Chemical Container Risks

In the Industry 4.0 ecosystem, the EMS software monitors the type, location, and volume of chemicals and waste distributed throughout a factory footprint. It does not necessarily indicate the integrity of containers unless identified during an audit or inspection. However, new emerging technologies solve some of these issues via “smart” or “piezoelectric composite” paints. Any corrosion or crack triggers a mechanical vibration picked up by IoT sensors in the paint.

Thus, the container condition and the chemical contents (signified by the GHL barcode or RFID) relay to the cloud monitoring software. It demonstrates another example of how predictive maintenance and safety apply under smart manufacturing or industry 4.0

Digital Twins and EMS 4.0

One of the most significant developments within Industry 4.0 in recent years has been the rise of process simulation software or Digital Twins. It creates a virtual replica of the factory floor, including equipment, physical assets, and even hazardous chemical inventory.19

3D visualization and virtual reality offer immersive training tools for safety operators allowing them to walk across the plant floor and inspect chemical containers, including GHS labels on each drum or more oversized SDS placards on storage area entrances.

These Immersive Training Simulators  can access any API-enabled software, including the EH&S inventory platform that drives chemical safety.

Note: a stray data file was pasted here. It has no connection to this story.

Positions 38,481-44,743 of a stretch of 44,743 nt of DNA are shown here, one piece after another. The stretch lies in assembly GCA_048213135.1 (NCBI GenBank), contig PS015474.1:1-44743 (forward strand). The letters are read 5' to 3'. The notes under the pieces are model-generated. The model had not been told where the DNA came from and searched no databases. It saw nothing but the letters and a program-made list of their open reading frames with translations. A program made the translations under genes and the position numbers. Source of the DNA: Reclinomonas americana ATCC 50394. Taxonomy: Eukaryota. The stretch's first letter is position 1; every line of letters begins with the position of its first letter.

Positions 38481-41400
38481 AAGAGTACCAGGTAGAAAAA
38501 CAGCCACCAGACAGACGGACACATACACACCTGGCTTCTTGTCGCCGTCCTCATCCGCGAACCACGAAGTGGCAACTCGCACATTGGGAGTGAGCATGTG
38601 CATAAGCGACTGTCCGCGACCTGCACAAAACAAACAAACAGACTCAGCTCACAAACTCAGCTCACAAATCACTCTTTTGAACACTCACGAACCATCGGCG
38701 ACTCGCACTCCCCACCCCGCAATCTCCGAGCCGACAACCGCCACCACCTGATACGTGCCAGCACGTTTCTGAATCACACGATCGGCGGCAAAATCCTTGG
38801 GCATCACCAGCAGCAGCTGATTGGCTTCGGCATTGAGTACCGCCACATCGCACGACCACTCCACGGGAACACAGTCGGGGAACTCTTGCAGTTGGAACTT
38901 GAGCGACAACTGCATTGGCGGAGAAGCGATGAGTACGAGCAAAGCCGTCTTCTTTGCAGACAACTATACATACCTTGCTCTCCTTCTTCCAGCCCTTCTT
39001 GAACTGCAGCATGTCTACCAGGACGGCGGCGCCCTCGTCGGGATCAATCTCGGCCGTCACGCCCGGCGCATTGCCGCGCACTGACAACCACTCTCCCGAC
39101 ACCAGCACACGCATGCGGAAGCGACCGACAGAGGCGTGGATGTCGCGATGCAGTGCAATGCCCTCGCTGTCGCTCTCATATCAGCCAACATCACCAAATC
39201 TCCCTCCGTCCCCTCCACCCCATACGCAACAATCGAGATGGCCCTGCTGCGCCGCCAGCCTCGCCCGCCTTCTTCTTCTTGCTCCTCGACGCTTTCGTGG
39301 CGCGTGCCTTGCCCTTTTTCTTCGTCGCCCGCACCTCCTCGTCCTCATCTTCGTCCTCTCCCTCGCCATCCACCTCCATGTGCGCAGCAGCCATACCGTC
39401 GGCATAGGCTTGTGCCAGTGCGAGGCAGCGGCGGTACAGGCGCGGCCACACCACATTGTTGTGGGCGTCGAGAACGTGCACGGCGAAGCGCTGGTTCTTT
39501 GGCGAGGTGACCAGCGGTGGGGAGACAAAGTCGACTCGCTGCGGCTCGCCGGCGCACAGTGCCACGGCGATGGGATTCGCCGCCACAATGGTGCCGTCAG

EH&S enterprise solutions feed the type, location, and footprint of chemical inventory into the virtual software where instructors could train and monitor the operators on chemical safety.

Operators could virtually test viewing and transferring chemical container data using barcodes on mobile devices. The simulation would also allow operators to collect, share and dispose of waste drums and lab packs. Different training scenarios could test operators’ locating and identifying containers with no GHS (or RFID) labels.

EHS Leadership teams may also try to reproduce past industry chemical incidents to demonstrate the importance of following safety compliance steps in the EMS software and plant floor.

Ultimately, Digital Twins predict and model how assets will respond to unforeseen events. It includes unplanned shutdowns or maintenance relating to equipment failures, chemical spills, explosions, or other environmental risks. Further, its use extends to tracking employee locations and preventing dangerous activities near hazardous chemical zones.